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The Type Palettes and Commands

In addition to the Type tools in the Toolbox and the Options Bar, some 16 menu commands and two palettes are designed for use specifically with type. Some of the commands duplicate options found in the Options Bar (such as anti-aliasing), which allows you to access the capabilities without having the Type tool active. Two of the menu commands, found under the Edit menu, are new to Photoshop 7. Check Spelling and Find and Replace Text will be discussed separately later in this chapter.

In addition, virtually all other commands and palettes can be used with type in one way or another. Styles can be applied, colors can be changed, transformations are available—these are just some of the ways that Photoshop enables you to work with type.

Type Commands Under the Layer Menu

The Type submenu found under the Layer menu offers 13 commands, each of which is available only when a type layer is active in the Layers palette. Two of the commands can be used to convert the editable type into vector paths, either as work paths or as shape layers.

Create Work Path

This command converts the type layer from editable type to a work path. The work path consists of all the subpaths used to create the vector type. Photoshop does nothing with the work path, nor does it change your type layer in any way. You can, however, open the Paths palette and save the work path, you can use it to create a layer mask or clipping mask, you can stroke the paths (on a separate layer, not on the original type layer), or you can use the work path as a basis for a selection. Paths created from type can also be exported to Illustrator. In addition, you can edit the individual anchor points of the subpaths to customize the type (see Figure 11.12).


Be aware that paths created from type are very complex. When created from large amounts of text, they can be complex enough to cause output problems for imagesetters and printers. Unlike Illustrator, Photoshop has no Simplify command to reduce the complexity of paths.

In Figure 11.13, you can see the number of anchor points for the converted type. Note the density of points in the type.

Figure 11.12Figure 11.12 The type has been converted to a work path, and the Direct Selection tool is being used to edit the letterforms. The path can be converted to a selection and filled or stroked.


Figure 11.13Figure 11.13 The type is set at a relatively large 18 points. The density of anchor points would be increased at lower font sizes because the number of points per character remains the same.

The font used can play a major role in the number of anchor points created when type is converted to work paths. Serif fonts and some script fonts often require a substantially higher number of anchor points to reproduce as editable paths. Multiply the increased number of anchor points, as seen in Figure 11.14, by the number of letters in a several-word type layer, and you can calculate the increased complexity of the work path.

Figure 11.14Figure 11.14 The fonts are Arial (27 anchor points), Times New Roman (38 anchor points), Brush Script (74 anchor points), and Lucida Calligraphy (34 anchor points).

Convert to Shape

Like the command Create Work Path, this command uses a vector type layer to create paths. However, rather than creating a work path, a shape layer is produced. The original type layer becomes a layer comparable to those produced by Photoshop Shape tools. A shape layer consists of a filled layer with a layer clipping mask. The clipping mask selectively reveals areas of the filled layer (see Figure 11.15).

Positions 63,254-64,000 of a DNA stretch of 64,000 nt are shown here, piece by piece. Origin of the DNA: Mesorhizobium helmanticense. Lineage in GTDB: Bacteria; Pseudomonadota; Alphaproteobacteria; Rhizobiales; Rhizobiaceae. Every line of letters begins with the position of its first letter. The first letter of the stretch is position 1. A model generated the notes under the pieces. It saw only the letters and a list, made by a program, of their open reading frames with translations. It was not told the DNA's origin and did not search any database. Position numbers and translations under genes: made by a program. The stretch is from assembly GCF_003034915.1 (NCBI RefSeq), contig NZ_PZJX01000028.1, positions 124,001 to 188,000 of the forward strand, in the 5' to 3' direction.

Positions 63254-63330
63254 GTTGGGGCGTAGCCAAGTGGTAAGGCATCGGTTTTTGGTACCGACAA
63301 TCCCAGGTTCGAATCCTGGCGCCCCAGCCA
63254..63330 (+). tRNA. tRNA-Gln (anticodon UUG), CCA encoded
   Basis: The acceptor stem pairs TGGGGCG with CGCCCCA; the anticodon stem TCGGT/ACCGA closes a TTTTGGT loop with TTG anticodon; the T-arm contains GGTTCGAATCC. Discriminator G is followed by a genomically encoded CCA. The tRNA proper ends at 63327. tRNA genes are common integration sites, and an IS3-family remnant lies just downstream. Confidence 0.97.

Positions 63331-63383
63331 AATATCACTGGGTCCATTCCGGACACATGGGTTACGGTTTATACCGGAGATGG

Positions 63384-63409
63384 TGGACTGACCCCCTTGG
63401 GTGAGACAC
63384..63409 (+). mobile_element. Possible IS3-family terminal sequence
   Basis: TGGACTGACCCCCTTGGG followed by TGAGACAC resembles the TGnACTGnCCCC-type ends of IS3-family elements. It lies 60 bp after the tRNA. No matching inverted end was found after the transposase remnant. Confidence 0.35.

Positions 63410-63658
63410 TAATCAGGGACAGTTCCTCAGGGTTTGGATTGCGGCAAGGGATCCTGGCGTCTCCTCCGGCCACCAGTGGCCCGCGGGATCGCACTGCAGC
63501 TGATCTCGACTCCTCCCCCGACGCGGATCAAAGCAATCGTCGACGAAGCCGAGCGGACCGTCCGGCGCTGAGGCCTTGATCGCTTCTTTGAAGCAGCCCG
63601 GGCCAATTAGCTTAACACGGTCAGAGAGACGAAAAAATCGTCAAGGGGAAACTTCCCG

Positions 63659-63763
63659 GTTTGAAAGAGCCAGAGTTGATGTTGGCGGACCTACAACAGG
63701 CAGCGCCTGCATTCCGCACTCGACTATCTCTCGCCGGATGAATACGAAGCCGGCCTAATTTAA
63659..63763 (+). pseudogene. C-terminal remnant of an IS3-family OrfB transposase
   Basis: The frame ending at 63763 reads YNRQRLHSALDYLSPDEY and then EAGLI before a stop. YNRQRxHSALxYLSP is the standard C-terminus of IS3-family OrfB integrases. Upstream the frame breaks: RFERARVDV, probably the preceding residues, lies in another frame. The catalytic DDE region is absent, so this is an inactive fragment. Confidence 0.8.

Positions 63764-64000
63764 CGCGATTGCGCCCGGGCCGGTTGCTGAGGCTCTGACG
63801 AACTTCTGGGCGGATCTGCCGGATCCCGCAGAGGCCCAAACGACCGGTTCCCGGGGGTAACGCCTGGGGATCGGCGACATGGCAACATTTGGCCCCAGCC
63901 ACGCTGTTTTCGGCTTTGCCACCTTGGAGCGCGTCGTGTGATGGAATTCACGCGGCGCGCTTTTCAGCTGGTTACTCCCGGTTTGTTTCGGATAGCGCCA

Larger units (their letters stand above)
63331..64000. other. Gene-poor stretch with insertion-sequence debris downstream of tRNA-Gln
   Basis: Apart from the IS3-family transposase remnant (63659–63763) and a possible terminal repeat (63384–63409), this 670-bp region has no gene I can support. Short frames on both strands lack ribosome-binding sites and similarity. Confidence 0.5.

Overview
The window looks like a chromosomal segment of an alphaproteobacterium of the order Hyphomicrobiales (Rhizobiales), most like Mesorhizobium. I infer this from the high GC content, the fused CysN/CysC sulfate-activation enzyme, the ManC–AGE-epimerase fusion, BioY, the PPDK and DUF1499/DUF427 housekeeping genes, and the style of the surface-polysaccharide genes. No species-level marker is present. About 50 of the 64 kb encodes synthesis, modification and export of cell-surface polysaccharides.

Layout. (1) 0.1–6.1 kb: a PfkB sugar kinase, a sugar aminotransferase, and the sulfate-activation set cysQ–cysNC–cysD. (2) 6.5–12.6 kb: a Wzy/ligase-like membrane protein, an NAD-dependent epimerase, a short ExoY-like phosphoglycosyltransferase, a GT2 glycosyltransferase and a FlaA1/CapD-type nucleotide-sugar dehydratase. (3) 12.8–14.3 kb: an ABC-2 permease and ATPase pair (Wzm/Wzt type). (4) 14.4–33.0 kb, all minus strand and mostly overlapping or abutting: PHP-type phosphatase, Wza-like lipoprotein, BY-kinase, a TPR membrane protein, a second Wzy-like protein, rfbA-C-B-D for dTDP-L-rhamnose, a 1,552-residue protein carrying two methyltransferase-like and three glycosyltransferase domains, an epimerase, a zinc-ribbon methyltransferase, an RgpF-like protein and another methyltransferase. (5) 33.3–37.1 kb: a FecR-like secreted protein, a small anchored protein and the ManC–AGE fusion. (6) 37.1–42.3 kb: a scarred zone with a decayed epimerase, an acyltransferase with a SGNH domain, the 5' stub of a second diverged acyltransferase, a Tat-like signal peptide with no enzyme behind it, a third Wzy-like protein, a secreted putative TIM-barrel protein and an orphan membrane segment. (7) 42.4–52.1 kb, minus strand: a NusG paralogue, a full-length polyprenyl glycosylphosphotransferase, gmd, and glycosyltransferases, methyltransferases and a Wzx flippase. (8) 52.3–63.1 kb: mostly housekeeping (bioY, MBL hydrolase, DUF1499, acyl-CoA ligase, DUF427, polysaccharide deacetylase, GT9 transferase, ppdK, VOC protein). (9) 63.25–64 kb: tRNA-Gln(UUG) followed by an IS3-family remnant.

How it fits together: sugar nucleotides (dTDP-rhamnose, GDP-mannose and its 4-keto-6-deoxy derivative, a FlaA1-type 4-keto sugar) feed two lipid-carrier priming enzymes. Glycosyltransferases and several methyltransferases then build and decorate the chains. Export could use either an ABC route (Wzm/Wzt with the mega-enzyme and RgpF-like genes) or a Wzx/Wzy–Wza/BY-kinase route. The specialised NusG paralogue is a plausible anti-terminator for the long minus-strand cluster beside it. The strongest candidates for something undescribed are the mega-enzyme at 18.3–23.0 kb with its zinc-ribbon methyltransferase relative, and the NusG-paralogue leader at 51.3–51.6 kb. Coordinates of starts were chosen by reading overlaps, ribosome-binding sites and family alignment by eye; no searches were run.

» Shape layers and the Shape tools are discussed in Chapter 13, "The Pen Tools, Shape Layers, and Other Paths."


Take a look at the Layers palette in Figure 11.15. Note that the original type layer is still there, but hidden. (Hide the original type layer by clicking its eyeball icon in the Layers palette.) It's always a good idea to create a shape layer from a copy of the type layer.

Figure 11.15Figure 11.15 The Layers palette shows the layer thumbnail as well as the layer clipping path created from the type layer. The Paths palette shows the clipping path as a vector mask.

The new shape layer is filled with the same color that was originally applied to the type. If more than one color is applied to the type, the shape layer is filled with the color of the first character. When a style has been applied to the type layer, it is retained in the shape layer.

The paths created by the Convert to Shape command are identical to those created by the Create Work Path command. The caution presented earlier also applies to the shape layer path—paths with too many anchor points can create output problems.

Other Type Commands

A number of additional commands in the Layer, Type submenu can be used to change the orientation, anti-aliasing, and a couple of other attributes of the selected type or type layer. The submenu also holds commands that enable you to compensate for missing fonts.

  • Horizontal—A check mark appears next to this command when the type layer contains horizontal type.

  • NOTE

    Both Convert to Shape and Create Work Path are available for type that has been warped. The paths that are created, whether work paths or layer clipping paths, follow the contours of the warped type. If the check mark does not appear, you can select this command to convert the type from vertical to horizontal.

  • Vertical—A check mark appears next to this command when the type layer contains vertical type. If the check mark does not appear, you can select this command to convert the type from horizontal to vertical.

  • NOTE

    A discussion of anti-aliasing and how it works, along with several examples, can be found in the sidebar "Anti-Aliasing Type" later in this section